I just wanted to send a brief note to tell you how much of an impact you’ve had on my life. You introduced me to jazz, which is one of my passions that still continues today.

    And you were patient and understanding with me when I didn’t deserve it. (I was a pretty obnoxious kid!)

    I learned more about music from you than any of my other music teachers, past or present.

    By the way… it’s years overdue but I’m working on my own CD that should be complete early 2010. (On guitar. Unfortunately I let the trumpet fall by the wayside.)

    I’m glad to see you still helping kids play and appreciate music. You’re leaving behind a legacy that has touched thousands and will continue to influence thousands.

    Keep up the good work!

    All the best,
    Dan Gallapoo

    1. Good to hear from you after all these years! I can’t believe it’s been 25 years since I was teaching in Barberton!
      Dan, when your CD is finished I would love to hear it. Also – a former student of mine (from shortly after I came to Hinsdale) is the owner/founder/operator of CDBaby – you should see about putting your CD on there. It’s a great place for independent musicians to sell their work!

      Keep in touch!


  2. Hey Mr. Waggoner!

    “You probably don’t remember me….”

    My name is Pam Cooper Foldessy. You were one of my first flute teachers at Portage Elementary school (Walt Jensen being the other one). I was a freshman alto sax player in your band at Barberton High School during the 1984-1985 school year. (That was the year of Joey Stefanko as drum major.)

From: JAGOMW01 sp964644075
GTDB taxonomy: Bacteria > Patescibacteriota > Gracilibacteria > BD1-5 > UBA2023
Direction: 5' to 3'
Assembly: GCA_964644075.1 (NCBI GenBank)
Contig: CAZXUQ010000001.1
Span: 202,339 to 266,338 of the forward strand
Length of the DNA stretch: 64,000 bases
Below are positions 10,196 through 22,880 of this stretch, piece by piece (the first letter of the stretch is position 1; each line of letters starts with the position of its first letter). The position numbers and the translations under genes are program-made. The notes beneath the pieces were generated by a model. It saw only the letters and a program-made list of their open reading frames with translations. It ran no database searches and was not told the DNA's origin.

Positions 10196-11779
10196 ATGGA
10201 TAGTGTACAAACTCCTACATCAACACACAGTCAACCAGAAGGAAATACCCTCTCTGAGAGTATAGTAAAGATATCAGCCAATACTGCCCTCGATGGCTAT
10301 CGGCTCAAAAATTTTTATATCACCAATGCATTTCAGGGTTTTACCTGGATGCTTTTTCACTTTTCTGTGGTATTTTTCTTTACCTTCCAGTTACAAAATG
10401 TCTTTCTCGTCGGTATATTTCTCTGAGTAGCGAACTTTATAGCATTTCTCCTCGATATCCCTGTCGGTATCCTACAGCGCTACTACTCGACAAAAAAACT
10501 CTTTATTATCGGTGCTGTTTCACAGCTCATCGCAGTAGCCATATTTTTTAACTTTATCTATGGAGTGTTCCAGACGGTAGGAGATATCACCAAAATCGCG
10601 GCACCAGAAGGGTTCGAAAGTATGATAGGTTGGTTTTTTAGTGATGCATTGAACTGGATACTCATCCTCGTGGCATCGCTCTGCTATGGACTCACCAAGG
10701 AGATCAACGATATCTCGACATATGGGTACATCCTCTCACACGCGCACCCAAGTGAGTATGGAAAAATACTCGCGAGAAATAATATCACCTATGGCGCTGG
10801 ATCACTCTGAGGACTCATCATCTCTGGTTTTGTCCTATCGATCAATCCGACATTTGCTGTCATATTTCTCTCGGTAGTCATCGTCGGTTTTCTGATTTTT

Just like Dan said (above), you had an enormous impact on me as a musician. After high school, I went on to study music education at the University of Akron. I took a long break after college to get married, have a child, and do some soul searching. When I finally “grew up, I became a general music specialist in the Maple Heights City School District. I taught 7th and 8th grade general music from ’03 until ’09. I also taught choir and helped the band director. I’ve been teaching 4th and 5th grade general music since fall ’09.

    I’ve googled you a couple of times and managed to track you down on Hinsdale’s website. Somehow, I never found your publishing company site or blog. I’ll pass your site on to my colleagues. Even though you were my high school band director for only one year, I remember very well how you arranged music for marching band and wind ensemble.

    I think that most of the time, we teachers don’t know how we impacted a student’s life. I’m glad that I could locate you to let you know that during the time you were my teacher, you helped mold me into the teacher I am today. And that’s a really good thing.


  3. Hey Mr. Waggoner,

    Not sure you remember me. I was with you from 96-98 I believe. I’m wondering if you’re still living in Clarendon Hills. I’d love to catch up if you’re interested. I played bass in the jazz ensembles. I was a senior when Brian Torff did a trio gig with Lawrence Hobgood and Chris Crisanti. Sounds like things are going well for you. Hope you’re doing well.